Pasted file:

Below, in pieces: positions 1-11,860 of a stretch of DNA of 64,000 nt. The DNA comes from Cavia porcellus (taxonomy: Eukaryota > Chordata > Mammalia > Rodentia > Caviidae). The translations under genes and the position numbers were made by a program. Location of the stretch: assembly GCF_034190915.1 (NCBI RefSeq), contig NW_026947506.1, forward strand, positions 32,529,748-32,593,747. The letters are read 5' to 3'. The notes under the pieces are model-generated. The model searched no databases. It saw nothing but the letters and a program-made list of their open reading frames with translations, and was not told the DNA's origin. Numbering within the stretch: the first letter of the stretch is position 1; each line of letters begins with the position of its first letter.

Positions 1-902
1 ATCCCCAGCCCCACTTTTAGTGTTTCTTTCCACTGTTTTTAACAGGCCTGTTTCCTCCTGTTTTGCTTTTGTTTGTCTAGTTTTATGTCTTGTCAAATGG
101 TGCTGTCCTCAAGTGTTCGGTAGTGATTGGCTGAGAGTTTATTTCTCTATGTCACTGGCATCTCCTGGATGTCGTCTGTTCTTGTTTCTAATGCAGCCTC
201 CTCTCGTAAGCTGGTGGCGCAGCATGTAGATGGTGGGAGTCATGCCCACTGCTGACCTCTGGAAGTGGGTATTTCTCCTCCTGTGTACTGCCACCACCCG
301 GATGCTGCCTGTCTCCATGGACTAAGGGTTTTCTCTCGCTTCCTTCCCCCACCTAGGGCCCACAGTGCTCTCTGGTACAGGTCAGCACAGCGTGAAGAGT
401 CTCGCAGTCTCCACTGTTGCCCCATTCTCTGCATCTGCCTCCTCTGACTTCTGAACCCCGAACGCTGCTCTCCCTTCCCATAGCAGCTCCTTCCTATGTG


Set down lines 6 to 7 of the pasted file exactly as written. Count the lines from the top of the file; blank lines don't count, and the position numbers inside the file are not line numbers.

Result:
301 GATGCTGCCTGTCTCCATGGACTAAGGGTTTTCTCTCGCTTCCTTCCCCCACCTAGGGCCCACAGTGCTCTCTGGTACAGGTCAGCACAGCGTGAAGAGT
401 CTCGCAGTCTCCACTGTTGCCCCATTCTCTGCATCTGCCTCCTCTGACTTCTGAACCCCGAACGCTGCTCTCCCTTCCCATAGCAGCTCCTTCCTATGTG